Senior naval officers were aghast when they heard in 1959 that they would be taking orders from a newfangled digital computer when the Navy deployed its new fleet anti-air battle management system, the Naval Tactical Data System. Their sentiment was, No damned computer is going to tell me what to do.
But, there was a compelling need for the project. Fleet commanders had found their WW II style radar plotting teams and fighter directors were coping poorly with new jet attack aircraft. Some officials worried about the future of the surface fleet, but most worried more about the intrusion of digital computers into their command prerogatives. Many hoped the project would fail because it depended on two immature technologies: digital computers and transistors. They didnt know the Navy had been secretly building powerful codebreaking computers for years, and by 1955 was transistorizing one.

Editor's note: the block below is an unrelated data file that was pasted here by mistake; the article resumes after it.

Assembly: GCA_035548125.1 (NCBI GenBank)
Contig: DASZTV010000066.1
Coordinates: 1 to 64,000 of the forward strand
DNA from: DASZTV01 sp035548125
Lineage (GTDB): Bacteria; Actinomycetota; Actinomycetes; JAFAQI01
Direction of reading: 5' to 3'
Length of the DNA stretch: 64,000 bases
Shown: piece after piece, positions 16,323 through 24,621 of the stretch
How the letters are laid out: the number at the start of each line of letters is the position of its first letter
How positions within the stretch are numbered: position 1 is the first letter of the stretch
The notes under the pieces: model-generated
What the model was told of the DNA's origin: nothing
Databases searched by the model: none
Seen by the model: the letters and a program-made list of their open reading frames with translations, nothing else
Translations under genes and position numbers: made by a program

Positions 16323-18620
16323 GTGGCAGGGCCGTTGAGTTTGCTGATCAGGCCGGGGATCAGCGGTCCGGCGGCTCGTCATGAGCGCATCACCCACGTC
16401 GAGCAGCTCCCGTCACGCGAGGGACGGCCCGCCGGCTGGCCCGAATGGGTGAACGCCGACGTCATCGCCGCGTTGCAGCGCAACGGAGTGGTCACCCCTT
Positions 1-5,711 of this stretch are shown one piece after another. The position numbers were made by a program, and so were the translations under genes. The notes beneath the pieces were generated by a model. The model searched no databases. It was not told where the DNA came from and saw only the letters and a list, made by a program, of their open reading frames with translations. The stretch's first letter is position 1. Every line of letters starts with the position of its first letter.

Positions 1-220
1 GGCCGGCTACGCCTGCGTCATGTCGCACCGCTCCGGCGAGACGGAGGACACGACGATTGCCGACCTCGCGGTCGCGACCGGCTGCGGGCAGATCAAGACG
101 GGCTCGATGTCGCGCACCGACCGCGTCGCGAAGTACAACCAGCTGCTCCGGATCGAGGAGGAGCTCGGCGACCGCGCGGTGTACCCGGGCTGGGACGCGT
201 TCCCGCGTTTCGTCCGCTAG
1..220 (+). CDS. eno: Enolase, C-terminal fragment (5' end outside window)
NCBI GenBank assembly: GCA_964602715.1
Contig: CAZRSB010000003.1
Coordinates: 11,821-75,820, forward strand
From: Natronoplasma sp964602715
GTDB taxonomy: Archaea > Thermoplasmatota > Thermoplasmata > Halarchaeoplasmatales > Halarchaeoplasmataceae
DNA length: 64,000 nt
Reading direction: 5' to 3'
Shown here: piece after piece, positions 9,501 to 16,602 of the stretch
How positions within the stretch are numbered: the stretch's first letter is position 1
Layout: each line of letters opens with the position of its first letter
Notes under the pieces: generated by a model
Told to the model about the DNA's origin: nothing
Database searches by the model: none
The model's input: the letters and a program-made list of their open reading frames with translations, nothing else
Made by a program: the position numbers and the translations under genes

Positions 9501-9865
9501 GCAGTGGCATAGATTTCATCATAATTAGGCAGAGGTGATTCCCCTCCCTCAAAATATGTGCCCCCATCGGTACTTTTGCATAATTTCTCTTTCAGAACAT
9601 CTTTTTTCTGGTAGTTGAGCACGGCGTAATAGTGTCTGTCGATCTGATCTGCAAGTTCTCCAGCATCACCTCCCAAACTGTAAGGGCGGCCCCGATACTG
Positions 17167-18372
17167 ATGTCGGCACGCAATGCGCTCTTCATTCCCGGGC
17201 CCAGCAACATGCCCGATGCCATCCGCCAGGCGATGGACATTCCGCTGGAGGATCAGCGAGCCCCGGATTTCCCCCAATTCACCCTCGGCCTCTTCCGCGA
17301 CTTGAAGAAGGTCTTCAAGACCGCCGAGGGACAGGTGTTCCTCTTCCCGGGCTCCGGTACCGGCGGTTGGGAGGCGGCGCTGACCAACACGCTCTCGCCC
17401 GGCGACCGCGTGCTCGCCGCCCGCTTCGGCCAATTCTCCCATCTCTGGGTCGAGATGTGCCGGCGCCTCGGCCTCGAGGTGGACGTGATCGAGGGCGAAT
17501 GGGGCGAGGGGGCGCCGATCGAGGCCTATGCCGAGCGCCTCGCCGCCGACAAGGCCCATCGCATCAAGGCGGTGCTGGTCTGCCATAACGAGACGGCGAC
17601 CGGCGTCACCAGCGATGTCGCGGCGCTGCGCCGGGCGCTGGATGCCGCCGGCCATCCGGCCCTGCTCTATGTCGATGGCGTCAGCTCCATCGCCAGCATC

The project team pulled the new battle management system off in a spectacularly successful, but little publicized, technical coup, and digitized weapons systems proliferated in the Navy. My compulsion to write the story of NTDS began in the mid 1970s when I noticed that people in the Navy seemed to assume that weapons automation was just a natural fallout of the great strides being made in industrial digital technology, when, in reality the Navy had been a pioneer in digital technology. Finally, in the late 70s, the security wraps were lifted on how the Navy had developed its early codebreaking computers and adapted them to shipboard use to solve the pressing fleet anti-air battle management problem. We were free to tell the story. --This text refers to the Hardcover edition.